Graphic processing unit (GPU) manufacturer Nvidia reported third quarter earnings and emphasized its shift from its traditional market into new revenue streams.

The Santa Clara, Calif.-based company reported revenue of $843.9 million for the third quarter of fiscal 2011, ending Oct. 31. This represented a 4 percent increase from the prior quarter, but was down 6.6 percent from the same quarter a year ago. Its net income of $84.9 million was also down from the prior year when it was $107.6 million. Its gross margin was at 46.5 percent compared with 43.4 percent a year prior.

Shares of the company's stock rose 3.48 percent in after hours to $12.61 per share.

While the numbers beat analyst expectations and improved from a dismal last quarter, the drop-off from a year ago shows Nvidia is a company in transition. It is moving from making chipsets for the PC and notebook market to designing processors for supercomputers and mobile computing devices.

Nvidia is banking on its Tegra processor to become a mainstay in the next generation of tablets and smartphones. In a conference call discussing the results, Nvidia CEO Jen-Hsun Huang said the company has ramped up production of the Tegra and its Tesla processor, which is designed for supercomputers. He said the company expects by the first quarter of next year, Tegra will be larger than its chipset business.

Huang said the tablet business is only going to become more important to the company in the future. It isn't a fad, it's clear now that touch computing and tablets are a wonderful way for consumers to enjoy content, Huang said. With the ability to add a keyboard and mouse, the difference between tablets and notebooks are marginal. Tablet devices are disruptive to notebooks and entry desktops. Everyone I know is working on a tablet, car companies, and consumer electronics. This is a revolutionary form factor and I think it's a foregone conclusion it will be the largest market.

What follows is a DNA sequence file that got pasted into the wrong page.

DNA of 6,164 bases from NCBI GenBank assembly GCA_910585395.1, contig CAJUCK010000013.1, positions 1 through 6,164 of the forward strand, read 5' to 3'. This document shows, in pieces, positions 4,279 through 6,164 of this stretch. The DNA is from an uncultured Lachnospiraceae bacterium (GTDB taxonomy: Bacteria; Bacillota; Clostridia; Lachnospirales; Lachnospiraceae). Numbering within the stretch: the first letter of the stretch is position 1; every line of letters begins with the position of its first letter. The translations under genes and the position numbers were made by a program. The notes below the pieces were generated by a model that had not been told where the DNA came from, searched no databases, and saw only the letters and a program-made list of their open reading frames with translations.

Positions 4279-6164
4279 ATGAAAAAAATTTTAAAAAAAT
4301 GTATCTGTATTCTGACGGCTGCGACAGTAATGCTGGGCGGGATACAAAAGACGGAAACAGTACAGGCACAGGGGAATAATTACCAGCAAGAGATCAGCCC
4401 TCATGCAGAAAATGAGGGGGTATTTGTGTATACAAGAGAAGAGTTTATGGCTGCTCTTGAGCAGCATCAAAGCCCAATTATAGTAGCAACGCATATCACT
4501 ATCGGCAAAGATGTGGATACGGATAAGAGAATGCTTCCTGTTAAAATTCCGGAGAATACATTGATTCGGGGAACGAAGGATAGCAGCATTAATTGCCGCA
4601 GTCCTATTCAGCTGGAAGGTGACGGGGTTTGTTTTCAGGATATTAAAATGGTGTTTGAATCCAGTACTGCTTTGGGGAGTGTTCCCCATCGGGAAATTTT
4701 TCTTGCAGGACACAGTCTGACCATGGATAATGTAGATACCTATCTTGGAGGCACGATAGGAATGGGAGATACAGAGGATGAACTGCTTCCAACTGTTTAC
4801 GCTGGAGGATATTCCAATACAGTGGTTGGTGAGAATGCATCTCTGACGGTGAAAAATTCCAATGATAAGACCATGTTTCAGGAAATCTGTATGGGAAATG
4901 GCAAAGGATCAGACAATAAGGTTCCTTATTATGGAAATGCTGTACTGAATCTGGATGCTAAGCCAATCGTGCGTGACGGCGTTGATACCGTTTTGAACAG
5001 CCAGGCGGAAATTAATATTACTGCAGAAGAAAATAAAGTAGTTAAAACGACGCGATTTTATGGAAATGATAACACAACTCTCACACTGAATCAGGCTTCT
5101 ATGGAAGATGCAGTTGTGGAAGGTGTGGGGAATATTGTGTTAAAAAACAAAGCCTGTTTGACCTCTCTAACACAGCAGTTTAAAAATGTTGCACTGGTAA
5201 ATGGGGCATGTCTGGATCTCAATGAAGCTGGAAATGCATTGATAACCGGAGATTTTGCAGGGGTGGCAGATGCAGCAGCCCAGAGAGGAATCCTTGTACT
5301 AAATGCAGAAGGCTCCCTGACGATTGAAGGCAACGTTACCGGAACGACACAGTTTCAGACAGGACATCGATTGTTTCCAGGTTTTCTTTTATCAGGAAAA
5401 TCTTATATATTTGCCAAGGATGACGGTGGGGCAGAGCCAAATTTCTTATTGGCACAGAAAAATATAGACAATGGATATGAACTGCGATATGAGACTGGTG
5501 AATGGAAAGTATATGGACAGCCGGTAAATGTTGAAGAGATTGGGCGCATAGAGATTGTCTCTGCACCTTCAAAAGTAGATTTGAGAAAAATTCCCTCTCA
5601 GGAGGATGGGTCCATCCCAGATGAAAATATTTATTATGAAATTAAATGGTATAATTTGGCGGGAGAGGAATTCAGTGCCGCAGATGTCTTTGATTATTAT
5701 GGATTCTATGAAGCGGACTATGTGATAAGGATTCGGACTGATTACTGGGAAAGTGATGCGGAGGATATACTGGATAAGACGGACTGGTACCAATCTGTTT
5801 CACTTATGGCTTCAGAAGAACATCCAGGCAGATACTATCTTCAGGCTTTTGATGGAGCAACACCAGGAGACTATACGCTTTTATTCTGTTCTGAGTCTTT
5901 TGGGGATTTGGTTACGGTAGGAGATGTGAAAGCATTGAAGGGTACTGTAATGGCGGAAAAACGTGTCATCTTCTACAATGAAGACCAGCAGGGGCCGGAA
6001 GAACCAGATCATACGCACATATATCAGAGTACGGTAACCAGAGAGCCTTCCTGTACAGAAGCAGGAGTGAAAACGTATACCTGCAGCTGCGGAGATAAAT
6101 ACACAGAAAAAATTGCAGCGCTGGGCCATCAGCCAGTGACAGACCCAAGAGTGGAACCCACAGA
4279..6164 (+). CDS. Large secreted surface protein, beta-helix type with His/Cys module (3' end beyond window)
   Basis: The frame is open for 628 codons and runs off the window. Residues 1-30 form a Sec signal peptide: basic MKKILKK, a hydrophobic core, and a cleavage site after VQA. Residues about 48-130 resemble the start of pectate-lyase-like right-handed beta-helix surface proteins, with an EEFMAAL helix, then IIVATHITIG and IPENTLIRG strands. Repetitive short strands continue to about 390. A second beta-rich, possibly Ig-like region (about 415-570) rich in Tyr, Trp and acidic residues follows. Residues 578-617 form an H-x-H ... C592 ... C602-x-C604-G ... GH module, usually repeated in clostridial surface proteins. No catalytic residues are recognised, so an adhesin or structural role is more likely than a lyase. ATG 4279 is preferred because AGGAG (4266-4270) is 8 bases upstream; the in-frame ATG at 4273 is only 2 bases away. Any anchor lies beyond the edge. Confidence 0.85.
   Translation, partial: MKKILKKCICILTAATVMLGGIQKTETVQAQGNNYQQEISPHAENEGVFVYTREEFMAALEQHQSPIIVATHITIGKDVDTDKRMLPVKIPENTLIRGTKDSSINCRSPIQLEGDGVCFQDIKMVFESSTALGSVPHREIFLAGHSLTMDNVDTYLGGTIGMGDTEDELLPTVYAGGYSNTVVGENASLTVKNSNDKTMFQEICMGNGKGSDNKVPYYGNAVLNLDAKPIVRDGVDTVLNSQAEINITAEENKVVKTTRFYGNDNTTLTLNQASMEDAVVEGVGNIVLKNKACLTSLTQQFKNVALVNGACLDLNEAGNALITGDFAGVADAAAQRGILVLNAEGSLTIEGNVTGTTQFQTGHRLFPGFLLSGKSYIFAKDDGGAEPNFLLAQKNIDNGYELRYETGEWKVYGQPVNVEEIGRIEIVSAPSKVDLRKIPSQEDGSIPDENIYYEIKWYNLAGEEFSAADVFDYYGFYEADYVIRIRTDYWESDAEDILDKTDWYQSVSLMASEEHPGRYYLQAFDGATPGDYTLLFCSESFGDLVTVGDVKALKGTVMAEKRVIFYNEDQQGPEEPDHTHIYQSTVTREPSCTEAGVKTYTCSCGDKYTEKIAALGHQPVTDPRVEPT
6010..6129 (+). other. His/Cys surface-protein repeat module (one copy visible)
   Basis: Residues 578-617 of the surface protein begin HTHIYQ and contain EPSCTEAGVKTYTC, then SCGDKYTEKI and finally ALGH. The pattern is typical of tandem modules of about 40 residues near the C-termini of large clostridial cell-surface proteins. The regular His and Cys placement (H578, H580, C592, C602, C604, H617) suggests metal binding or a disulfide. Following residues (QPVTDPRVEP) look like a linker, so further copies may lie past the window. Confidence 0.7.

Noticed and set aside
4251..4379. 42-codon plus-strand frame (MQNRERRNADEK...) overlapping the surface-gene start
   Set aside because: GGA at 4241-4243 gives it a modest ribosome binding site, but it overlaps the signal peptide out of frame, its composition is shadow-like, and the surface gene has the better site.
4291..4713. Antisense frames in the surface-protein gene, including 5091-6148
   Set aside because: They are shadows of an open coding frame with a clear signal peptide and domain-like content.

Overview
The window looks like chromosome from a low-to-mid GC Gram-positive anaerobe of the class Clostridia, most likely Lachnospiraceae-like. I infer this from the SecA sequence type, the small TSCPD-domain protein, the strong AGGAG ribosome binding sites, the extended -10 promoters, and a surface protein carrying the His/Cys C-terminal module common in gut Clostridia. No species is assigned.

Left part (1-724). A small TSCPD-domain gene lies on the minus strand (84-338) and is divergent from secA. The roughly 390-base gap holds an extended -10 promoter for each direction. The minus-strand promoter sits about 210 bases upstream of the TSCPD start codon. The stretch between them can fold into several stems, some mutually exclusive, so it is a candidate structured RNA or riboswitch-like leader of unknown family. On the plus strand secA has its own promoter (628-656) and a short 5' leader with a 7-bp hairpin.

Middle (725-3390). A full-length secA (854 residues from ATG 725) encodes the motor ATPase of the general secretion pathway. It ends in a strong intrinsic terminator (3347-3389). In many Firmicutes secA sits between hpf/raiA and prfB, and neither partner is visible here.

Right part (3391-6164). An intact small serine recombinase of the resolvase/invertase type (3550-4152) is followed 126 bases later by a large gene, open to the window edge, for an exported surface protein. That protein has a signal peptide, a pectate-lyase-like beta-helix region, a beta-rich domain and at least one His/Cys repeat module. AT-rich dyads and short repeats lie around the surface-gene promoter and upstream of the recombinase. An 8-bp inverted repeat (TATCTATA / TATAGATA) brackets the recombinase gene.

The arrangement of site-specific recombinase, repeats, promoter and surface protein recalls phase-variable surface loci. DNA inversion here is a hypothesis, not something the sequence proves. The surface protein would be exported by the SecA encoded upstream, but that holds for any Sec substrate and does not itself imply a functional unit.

Thus far the company has held back on the relatively young tablet industry. However, Nvidia says it has worked with engineers at Google on their next generation of devices.

Doug Freedman, analyst at Gleacher, says there is a lot of potential in the tablet space. However, he says execution will be essential as the market will have a lot of competitors. 

The tablet opportunity is big and real. It's a matter of getting past the chipset ramp down and getting expectations and product wins that are mature and high volume, Gleacher said. He said the company supported Windows mobile and missed out on Android at first before coming over a year late.

Nvidia will also bank on its Tesla processor and the supercomputer industry for its future growth. Huang said there were many companies in a wide range of industries that need faster supercomputers.

Supercomputers are no longer niche, he said. In a press release, he also said Tesla powers many of the world's fastest and greenest supercomputers.